I don’t want to give the impression that I’m some kind of wunderkind at improv, because if this past Saturday showed me anything it’s that I’m another dope trying and often failing to grasp the deeper concepts at play. Since I’m OCD and love splitting things into prime numbers, I’m going to share the three major times I screwed up in class, and the lessons I’ve gleaned from them for my writing, comedy, and more. Here goes:
Just Because They’re Laughing Doesn’t Mean You’re Doing it Right
My first scene of the day was with a very pretty woman in our class, a lawyer, and she initiated a scene whereby she was my mother and taking me to Harry Potter World. However, she was explaining the special wand cost too much money and was hoping I’d be okay with a stick. My second line in the scene was: “Mom, the wand chooses the wizard, and this stick was chosen by a bitch.” [Audible gasps around the room.]
Billy stopped the scene right there. Props to Billy, he gave us both credit for establishing game in the first two lines which preceded that, but then proceeded after we all sat down to explain: you can go for comedy or you can go for the game, but more often than not you can’t go for both. Just because people are laughing, doesn’t mean you’re doing it right and you’ll have to pay the ferryman down the line for the impatience. What does that mean? Well…
Today’s the day
I jumped into another scene later in class with another lawyer. (What is it with lawyers and improv? Is that a thing? I’m checking with another lawyer friend because now I’m curious.) The scene was me playing a milquetoast, pushover neighbor this time (I admit I opted for the opposite tact since being the aggressor bit me hard in my first foray), and while he’s pushing me around, Billy prompts, “today’s the day! Let him have it!”
I jump on the cue and command, “No Bob, I’m using your hose to wash your patio today!” Billy purses his lips, waves to cut the scene. “You’re on the game, but you’re pounding into it too much. You’ve gotta acknowledge it, let it rest, then come back to it when the audience has started to think it’s been forgotten.”
I keep referencing game, and to give a brief explanation: game is the core idea of an unusual thing/behavior/goal/idea that you run your characters into to generate the comedy. It translates to sketch and pre-written comedy as well as horror, but Billy’s right: while you can certainly send a flurry of jabs to mine quick laughs, you’ll have a more rewarding scene if you trust your partner and agree on the game and let it rest to build out more characterization and typing before you hit it.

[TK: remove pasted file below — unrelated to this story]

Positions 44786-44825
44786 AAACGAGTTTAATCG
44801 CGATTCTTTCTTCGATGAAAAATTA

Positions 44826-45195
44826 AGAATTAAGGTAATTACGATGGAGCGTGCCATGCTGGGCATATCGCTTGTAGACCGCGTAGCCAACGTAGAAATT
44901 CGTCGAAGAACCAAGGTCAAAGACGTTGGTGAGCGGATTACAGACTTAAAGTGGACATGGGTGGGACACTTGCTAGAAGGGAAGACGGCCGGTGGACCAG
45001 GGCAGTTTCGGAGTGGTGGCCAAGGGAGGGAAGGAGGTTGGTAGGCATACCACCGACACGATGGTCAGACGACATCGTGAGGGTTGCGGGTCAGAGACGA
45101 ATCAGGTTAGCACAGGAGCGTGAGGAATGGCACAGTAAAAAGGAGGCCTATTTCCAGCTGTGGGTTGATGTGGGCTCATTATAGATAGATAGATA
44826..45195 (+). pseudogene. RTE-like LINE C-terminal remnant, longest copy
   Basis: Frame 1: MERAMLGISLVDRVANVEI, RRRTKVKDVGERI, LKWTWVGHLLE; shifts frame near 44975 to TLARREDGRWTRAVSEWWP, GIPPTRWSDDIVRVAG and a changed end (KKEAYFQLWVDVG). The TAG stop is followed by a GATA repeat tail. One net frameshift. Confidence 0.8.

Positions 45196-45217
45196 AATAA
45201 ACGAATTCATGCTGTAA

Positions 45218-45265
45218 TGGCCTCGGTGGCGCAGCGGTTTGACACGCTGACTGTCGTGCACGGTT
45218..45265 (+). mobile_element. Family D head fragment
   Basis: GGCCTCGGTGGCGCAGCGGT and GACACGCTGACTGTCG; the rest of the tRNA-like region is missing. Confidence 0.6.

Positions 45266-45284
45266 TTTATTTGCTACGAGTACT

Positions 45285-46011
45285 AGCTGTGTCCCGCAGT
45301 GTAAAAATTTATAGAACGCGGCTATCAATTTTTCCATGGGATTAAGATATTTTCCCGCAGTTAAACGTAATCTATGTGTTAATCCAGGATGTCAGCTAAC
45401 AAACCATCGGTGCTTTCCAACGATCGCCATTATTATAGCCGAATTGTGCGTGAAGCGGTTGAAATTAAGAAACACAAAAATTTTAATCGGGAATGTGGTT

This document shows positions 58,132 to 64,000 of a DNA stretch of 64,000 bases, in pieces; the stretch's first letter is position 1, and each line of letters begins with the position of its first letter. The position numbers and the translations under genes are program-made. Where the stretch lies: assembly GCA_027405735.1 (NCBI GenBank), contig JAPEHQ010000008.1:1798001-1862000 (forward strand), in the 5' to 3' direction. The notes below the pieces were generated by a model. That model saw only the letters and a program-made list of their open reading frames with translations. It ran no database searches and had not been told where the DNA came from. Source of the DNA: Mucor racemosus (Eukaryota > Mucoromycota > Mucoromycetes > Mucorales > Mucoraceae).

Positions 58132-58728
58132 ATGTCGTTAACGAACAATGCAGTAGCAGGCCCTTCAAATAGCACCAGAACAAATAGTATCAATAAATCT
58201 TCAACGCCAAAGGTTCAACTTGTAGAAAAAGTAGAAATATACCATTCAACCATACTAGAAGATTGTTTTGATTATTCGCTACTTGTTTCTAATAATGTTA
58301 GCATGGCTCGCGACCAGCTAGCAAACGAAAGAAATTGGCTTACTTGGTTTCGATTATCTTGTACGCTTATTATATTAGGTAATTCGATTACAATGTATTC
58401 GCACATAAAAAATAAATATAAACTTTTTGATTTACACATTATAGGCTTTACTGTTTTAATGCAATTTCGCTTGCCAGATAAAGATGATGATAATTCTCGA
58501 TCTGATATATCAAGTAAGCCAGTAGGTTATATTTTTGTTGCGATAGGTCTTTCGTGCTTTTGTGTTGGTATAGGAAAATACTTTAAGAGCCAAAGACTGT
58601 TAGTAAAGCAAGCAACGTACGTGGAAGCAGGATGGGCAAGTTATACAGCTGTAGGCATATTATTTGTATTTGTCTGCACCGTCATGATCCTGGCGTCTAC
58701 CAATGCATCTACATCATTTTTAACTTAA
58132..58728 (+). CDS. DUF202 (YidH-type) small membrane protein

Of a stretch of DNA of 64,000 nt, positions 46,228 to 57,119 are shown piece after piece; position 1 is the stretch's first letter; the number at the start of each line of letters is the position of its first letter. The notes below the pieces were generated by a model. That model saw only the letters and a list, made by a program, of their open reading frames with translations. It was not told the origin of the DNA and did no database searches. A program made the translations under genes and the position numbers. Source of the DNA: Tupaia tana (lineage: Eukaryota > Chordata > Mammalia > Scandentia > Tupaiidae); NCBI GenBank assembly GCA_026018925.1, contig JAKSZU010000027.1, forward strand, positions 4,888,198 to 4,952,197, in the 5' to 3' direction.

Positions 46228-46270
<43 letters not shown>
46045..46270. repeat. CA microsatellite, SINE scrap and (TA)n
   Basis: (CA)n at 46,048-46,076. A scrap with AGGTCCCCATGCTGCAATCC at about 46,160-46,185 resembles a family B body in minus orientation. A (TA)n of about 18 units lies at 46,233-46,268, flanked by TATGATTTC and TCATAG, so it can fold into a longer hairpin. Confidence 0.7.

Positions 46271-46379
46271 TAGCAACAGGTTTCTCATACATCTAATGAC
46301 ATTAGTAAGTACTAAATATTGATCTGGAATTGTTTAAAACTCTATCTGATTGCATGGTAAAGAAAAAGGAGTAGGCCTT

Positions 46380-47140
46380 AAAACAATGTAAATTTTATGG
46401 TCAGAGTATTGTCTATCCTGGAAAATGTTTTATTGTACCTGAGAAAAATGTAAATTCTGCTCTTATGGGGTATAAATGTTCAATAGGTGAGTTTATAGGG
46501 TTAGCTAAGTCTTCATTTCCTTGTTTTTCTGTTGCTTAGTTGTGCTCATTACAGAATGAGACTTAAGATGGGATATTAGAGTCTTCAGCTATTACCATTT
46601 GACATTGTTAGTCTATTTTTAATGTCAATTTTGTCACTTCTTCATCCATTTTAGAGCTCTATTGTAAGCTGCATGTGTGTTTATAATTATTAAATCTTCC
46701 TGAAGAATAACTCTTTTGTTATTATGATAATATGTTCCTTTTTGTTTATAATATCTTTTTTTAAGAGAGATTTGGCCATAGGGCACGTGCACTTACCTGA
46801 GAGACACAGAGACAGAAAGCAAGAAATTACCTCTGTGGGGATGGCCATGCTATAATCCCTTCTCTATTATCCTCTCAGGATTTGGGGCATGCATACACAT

Is That a Serial Number?
My last scene of the day made me wonder at myself if I wasn’t having a bad day spiritually. I was in a scene as a roommate preparing food, and my partner entered nervously and began playing up that they had a prior roommate who was abusive and controlling to the point that they even had to ask to use the bathroom. My partner even said they were nervous watching me cook because their previous roommate had hit them over the head with a frying pan.
I exclaimed, “no way, that’s horrible, you poor thing!” and they rolled up their sleeve saying, “yeah, look at this,” so I automatically replied in shock, “holy shit is that a serial number!?” Billy ended the scene right there again. This time he held a hand up and cautioned, “okay Mr. Comedy,” and proceeded with the final lesson of the day:
You’ve gotta earn those moments. The game absolutely would have and could have led to a Shawshank/Prison bit, he and I were both following the same through line to it. The difference is I went from A to D, rather than allowing the game to rest, go to B, to C, get some more material along the way through my character’s sympathy and pause, before hitting the D with an Shawshank or Schindler’s List reference.
Billy told us a story to conclude class, relating to my own repeated troubles that day: when some twenty-ish years ago when he was new on the scene in New York he had a bit he liked doing that got easy laughs. His team partner hated it, saying it derailed the evolution of game, and Billy’s refute was: the point is getting laughs. Fair enough.
One night when Billy was about to do the bit (waving finger guns and saying “pew pew! Gotcha fucker!”) his partner cut him off with a hard shove and shouting “Grenade! BOOM!” and fell to the floor with his hand in an unnatural position. Everyone thought the partner had actually tried to shove Billy, and/or injured himself in the process, but then it turned out to be a bit: he did a cliche dying soldier scene which, a couple minutes later he interrupted on his back shouting again, “Grenade! BOOM!” and mangling his other hand.
The scene eventually evolved from there to others picking their moments to also sacrifice themselves for grenade catches, and juggling the grenades, and more. Eventually, they ended that night’s performance with a grenade blowing up the final scene to standing ovations and the loudest applause Billy said he’d heard in months.
Could that have happened if Billy had gone pew pew? Absolutely not. Is it nice to know that I’m “funny” enough to be called Mr. Comedy by someone like Billy Merritt? Sure, but it’s a challenge to not just be funny, it’s a challenge to be better. I’ll be back at it for the next few Saturdays trying my best to evolve. As always: